25 OCTOBER 1963, Page 19

SIR,—Mr. Southam has overlooked one contribution that London Transport has

made to ease of intra- metropolitan movement.

On September 10 last, having observed that at a

certain bus-stop post in this neighbourhood notices were exhibited stating that a particular service both did, and did not, stop there, I wrote to the Board inquiring which indication I could safely follow. As by September 27 I had received neither reply nor acknowledgement, I repeated my inquiry, enclosing a prepaid card of acknowledgement for my two letters which the Board might send me. Ten days later, since neither reply nor acknowledgment had yet reached me, I was driven to the conclusion that the Board had ceased to exist, and that London's buses and tubes were now iust carrying on spontaneously.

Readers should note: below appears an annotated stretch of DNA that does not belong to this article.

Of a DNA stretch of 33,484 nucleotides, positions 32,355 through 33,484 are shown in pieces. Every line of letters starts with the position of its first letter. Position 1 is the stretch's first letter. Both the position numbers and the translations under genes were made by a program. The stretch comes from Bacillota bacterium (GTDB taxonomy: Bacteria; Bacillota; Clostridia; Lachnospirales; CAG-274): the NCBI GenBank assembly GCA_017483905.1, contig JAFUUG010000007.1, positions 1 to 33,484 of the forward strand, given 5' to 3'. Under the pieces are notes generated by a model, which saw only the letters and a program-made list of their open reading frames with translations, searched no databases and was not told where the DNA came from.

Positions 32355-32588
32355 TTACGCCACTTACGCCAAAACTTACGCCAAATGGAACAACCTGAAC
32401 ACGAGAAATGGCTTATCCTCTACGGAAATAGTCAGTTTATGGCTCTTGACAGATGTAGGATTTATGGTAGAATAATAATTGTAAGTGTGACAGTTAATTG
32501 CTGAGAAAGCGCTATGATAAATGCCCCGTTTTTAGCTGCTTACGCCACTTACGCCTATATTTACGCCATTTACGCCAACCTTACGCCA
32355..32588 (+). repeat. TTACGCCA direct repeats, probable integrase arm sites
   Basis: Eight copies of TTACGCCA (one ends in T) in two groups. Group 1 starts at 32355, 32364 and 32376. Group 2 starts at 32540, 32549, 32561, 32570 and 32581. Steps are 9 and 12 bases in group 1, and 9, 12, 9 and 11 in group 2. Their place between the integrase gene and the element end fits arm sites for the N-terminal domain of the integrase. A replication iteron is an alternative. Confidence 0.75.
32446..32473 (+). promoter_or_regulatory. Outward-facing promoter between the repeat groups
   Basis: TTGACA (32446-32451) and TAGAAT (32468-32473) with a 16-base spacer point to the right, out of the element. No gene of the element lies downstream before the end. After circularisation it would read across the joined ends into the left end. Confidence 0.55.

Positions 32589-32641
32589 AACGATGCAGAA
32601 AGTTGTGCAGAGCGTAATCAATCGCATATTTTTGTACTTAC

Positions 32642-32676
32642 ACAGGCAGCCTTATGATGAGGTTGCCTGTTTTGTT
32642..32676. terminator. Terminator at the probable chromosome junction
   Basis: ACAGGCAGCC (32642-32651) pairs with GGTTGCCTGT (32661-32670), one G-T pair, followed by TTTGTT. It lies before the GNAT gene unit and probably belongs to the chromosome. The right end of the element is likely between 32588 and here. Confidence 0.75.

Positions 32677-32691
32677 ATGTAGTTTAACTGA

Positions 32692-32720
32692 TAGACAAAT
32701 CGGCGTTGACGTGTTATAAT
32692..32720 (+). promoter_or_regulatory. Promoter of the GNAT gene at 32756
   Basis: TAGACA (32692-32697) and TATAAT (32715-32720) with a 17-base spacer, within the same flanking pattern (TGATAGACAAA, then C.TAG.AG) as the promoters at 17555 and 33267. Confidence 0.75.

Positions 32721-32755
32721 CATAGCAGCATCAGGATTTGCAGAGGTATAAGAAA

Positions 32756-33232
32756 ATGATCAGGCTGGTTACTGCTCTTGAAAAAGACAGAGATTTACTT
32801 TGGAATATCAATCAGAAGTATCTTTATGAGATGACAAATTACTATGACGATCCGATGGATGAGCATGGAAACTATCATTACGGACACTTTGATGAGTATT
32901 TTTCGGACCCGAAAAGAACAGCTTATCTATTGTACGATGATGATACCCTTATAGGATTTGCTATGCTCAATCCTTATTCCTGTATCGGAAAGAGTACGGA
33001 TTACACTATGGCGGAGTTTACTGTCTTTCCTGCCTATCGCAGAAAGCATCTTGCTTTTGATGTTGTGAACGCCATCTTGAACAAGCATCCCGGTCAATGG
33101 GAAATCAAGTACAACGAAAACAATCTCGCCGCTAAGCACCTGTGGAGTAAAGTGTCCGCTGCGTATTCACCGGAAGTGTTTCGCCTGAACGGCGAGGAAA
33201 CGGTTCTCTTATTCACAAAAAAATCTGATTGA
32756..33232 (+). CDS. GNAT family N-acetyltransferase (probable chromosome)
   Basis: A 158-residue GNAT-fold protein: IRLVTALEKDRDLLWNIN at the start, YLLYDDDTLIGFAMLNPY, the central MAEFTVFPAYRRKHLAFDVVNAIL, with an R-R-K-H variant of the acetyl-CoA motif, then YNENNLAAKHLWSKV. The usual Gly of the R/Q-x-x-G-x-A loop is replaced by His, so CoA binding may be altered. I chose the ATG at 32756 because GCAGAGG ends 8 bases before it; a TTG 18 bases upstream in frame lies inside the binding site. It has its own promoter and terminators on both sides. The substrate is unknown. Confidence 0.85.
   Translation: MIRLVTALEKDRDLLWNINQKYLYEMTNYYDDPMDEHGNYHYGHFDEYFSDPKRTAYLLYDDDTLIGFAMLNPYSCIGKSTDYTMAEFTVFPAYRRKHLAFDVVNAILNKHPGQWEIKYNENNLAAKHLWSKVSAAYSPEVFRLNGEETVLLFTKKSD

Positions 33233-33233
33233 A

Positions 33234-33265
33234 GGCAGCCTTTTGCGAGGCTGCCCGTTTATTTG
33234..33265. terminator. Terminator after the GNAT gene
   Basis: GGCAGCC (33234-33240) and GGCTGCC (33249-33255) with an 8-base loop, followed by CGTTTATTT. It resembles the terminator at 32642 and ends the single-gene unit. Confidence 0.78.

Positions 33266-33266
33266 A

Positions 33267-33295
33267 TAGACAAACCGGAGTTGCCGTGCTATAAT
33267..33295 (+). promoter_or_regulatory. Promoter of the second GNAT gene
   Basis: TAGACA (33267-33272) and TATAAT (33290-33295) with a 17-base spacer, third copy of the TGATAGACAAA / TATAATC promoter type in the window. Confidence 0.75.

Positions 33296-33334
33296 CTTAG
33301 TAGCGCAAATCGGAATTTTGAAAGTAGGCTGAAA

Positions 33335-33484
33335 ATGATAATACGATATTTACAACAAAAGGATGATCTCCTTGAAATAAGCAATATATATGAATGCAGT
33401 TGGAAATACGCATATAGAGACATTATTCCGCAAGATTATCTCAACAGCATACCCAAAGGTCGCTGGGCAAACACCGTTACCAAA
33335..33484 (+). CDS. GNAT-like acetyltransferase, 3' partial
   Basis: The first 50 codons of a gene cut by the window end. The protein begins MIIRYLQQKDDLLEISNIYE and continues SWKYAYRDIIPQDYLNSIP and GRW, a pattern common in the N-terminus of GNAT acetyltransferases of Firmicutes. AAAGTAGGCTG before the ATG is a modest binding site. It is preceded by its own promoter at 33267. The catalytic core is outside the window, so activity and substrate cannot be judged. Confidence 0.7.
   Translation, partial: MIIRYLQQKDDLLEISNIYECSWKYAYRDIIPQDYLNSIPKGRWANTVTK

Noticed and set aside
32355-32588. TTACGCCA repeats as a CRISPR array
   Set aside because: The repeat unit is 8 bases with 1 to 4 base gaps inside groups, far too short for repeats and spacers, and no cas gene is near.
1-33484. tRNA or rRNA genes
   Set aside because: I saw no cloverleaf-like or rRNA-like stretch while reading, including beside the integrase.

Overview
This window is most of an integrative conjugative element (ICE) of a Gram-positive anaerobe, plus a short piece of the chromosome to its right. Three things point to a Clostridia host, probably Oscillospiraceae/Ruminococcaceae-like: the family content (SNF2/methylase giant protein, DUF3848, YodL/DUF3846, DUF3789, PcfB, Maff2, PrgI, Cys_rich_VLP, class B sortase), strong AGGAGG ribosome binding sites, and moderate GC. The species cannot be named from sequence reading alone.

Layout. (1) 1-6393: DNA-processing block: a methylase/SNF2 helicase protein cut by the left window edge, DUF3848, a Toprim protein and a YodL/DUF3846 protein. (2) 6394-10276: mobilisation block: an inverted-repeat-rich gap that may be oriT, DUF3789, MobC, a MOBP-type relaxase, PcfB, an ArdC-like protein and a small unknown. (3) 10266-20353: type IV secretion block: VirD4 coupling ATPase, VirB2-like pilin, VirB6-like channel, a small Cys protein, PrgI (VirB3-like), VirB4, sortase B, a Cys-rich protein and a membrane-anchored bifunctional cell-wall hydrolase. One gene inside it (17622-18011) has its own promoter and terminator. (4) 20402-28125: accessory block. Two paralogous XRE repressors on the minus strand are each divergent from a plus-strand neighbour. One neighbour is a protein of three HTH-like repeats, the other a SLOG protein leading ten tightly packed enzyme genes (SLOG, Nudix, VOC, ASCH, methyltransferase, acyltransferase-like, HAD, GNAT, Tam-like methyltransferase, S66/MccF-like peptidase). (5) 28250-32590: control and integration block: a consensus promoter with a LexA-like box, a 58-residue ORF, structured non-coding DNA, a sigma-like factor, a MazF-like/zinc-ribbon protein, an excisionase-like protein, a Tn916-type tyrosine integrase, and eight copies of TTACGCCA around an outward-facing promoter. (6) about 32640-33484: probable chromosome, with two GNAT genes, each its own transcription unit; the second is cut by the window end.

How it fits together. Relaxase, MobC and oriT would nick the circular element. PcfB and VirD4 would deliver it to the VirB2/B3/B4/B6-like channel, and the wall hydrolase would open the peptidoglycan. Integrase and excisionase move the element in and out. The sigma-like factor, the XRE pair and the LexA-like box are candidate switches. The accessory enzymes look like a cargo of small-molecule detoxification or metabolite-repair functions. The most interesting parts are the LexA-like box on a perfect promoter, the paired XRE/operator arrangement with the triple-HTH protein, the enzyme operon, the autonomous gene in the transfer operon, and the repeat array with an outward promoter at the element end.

I therefore wrote to my Town Clerk, to the

Ministry of Transport, and—in a personal letter to his private address—to the Chairman of the presumably defunct Board, to inquire who had inherited its statutory responsibilities for running London's traffic. The following day I received a letter from the Chairman's Assistant, informing me (a) that both my previous letters to the Board had

been acknowledged; that it had been the intention of the Board's Public Relations Officer to reply on the next day to my original letter, and enclosing a photo- static copy of the reply he was going to send me; and (b) that the buses in question did stop at the point in question. and that the notification that they did not referred to a past time when they did not.

This happened a week ago. Yesterday the ambivalent bus stop• still told me that the buses in question both did, and did not, stop there.